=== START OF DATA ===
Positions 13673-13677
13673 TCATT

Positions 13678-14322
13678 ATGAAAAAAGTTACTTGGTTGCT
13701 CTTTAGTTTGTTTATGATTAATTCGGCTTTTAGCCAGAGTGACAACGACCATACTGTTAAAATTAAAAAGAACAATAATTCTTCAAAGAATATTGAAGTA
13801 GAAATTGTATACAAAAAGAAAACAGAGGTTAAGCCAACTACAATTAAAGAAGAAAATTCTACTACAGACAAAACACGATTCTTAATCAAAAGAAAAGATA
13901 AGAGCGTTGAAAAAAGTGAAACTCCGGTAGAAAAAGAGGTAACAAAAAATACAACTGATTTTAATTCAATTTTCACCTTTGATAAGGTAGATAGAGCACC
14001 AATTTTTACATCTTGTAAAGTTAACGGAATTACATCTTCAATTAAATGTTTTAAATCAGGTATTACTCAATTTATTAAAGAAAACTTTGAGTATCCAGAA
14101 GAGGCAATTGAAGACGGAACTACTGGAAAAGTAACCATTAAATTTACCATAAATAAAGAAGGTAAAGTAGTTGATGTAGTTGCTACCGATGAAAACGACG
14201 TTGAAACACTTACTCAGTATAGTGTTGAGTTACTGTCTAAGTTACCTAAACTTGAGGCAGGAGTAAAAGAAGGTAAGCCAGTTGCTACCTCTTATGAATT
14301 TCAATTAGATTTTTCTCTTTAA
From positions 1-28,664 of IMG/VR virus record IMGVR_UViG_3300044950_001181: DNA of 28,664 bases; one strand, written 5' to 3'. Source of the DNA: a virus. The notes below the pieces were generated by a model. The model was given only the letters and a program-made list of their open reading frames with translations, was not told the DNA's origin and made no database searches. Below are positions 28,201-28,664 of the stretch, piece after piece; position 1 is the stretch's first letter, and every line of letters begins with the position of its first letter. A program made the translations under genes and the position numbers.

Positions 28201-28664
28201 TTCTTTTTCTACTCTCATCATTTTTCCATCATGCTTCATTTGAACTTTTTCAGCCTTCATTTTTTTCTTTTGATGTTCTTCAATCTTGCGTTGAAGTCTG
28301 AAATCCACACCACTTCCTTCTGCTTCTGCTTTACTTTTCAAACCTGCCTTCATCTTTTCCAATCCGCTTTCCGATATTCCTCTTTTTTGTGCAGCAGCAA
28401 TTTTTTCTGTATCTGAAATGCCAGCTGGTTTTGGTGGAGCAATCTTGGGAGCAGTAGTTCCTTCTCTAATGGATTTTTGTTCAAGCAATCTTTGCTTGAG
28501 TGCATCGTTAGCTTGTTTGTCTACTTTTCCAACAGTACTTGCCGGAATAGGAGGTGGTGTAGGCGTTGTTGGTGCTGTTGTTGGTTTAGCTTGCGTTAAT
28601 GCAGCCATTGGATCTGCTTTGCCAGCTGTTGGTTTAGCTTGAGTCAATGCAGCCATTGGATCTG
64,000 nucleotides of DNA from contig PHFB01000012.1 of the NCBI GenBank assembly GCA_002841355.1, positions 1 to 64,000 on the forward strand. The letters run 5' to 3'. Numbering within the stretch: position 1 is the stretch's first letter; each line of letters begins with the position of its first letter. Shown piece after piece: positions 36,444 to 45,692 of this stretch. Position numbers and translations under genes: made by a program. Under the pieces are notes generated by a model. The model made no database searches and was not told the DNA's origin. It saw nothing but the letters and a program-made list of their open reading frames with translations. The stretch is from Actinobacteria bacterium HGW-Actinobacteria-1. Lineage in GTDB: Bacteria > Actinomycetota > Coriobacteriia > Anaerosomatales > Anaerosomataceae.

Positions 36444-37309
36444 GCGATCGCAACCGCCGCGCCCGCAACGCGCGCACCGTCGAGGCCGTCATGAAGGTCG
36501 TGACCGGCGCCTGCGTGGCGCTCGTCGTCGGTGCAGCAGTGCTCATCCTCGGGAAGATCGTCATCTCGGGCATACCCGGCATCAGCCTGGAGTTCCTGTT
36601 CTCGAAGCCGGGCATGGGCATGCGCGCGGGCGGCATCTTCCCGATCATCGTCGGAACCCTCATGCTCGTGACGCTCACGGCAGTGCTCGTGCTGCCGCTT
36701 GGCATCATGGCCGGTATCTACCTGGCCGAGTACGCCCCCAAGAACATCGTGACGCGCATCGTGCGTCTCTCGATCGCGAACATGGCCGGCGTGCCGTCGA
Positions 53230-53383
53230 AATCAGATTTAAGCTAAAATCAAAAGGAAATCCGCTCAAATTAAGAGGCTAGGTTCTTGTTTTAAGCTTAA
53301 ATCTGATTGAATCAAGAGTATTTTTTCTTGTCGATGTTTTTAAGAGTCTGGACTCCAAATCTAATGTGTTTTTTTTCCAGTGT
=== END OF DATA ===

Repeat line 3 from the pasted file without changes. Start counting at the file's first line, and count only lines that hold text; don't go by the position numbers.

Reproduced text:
Positions 13678-14322